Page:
Dr. Mark Lause was recently interviewed for an article featured in the Cincinnati Enquirer.  The article focuses on George W. L. Bickley who in the late 1850s, “created a pro-slavery secret society that became a model for the Ku Klux Klan – motivated not by racism but by money.”

Although Bickley’s group received a lot of publicity and attracted many followers in Texas, the Knights of the Golden Circle fizzled out shortly after two failed attempts to organize an invasion of Mexico in 1860. In fact, the New Orleans faction expelled Bickley when he and the thousands of other Knights he said he would bring for the first invasion failed to show up.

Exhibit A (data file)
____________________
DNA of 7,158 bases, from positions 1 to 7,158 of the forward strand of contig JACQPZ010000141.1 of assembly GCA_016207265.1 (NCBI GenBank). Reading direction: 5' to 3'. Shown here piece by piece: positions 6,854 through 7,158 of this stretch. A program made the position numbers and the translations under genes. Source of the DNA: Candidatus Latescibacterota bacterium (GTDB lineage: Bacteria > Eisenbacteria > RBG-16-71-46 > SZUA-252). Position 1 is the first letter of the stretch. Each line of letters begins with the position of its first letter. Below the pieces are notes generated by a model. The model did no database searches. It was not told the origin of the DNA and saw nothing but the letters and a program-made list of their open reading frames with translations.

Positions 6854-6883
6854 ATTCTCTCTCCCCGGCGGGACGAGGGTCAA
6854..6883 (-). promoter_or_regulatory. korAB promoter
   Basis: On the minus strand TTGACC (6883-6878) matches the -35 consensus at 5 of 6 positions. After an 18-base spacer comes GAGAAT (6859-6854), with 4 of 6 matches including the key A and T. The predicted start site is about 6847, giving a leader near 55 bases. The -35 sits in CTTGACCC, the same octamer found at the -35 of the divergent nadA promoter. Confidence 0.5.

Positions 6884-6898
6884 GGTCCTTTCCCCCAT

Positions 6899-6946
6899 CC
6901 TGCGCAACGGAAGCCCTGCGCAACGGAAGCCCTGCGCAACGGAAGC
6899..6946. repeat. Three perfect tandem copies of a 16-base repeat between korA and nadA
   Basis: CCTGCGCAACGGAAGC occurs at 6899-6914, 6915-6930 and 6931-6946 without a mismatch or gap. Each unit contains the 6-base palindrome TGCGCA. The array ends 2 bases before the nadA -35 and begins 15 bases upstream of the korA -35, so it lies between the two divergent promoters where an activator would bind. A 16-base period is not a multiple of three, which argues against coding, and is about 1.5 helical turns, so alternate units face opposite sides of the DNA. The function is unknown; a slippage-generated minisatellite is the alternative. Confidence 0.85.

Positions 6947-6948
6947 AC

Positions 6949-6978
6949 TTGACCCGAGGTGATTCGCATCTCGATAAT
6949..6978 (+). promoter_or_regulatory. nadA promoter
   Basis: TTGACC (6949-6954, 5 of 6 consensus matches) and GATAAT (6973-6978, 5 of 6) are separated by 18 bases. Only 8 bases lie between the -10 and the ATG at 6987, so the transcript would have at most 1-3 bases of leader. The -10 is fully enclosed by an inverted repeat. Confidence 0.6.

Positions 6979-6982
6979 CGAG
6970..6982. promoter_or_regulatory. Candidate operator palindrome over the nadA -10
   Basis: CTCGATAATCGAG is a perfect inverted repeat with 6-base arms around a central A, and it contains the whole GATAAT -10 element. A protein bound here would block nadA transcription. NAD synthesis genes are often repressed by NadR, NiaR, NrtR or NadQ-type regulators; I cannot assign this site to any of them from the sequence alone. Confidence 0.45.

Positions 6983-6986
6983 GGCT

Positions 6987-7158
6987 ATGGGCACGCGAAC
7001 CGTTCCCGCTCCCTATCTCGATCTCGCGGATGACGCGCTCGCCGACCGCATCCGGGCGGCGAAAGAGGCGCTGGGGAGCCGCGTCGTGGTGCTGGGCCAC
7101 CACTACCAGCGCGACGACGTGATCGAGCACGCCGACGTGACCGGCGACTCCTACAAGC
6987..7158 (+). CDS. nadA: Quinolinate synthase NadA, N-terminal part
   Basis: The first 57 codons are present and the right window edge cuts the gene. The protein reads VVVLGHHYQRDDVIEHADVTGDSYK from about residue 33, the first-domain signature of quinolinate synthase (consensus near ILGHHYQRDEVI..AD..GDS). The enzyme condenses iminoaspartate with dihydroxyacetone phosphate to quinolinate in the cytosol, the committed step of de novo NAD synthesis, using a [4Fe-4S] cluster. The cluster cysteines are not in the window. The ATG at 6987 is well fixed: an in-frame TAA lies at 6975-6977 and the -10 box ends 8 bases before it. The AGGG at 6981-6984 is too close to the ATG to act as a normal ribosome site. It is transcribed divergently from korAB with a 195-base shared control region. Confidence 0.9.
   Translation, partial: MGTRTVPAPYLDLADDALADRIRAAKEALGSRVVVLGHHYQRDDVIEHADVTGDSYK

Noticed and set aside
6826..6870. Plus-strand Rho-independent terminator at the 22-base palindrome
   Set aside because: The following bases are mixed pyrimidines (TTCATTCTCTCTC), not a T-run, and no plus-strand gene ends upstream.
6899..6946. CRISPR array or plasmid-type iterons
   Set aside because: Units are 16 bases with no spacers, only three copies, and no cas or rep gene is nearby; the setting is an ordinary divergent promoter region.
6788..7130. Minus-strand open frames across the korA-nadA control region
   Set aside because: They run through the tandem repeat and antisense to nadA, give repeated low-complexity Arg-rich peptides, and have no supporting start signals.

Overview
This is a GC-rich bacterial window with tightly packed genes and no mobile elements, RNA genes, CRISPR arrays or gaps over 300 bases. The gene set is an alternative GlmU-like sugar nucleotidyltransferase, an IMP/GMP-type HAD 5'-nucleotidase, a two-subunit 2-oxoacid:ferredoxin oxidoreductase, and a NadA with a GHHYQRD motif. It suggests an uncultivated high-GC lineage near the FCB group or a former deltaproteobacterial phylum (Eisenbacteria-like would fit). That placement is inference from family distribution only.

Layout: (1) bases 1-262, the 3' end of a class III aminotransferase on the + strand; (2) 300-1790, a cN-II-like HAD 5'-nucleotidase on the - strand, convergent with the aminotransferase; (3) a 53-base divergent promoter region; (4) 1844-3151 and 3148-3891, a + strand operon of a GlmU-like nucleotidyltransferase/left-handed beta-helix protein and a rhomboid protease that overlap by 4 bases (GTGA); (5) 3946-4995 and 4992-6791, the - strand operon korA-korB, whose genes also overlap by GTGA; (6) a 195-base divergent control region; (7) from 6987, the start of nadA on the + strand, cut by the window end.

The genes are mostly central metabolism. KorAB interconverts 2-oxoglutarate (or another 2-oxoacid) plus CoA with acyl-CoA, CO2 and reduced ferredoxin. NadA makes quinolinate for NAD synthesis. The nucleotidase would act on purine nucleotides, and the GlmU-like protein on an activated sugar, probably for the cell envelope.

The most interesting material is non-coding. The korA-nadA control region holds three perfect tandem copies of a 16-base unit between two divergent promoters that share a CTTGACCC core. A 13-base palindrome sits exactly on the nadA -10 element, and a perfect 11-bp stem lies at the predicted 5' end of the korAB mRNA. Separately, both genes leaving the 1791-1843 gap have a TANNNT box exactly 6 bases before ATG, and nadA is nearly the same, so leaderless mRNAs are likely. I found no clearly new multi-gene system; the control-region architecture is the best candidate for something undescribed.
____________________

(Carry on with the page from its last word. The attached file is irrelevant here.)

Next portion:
“He was essentially a great con man,” said Mark Lause, a University of Cincinnati assistant professor of history who has written a book called “A Secret Society History of the Civil War” that will be published this fall by the University of Illinois Press.

“I don’t think he believed in anything. He was entirely market-driven.”

It should be noted that the Cincinnati Enquirer mistakenly referred to Dr. Lause as Assistant Professor.  He is, in fact, a Professor in the Department of History.

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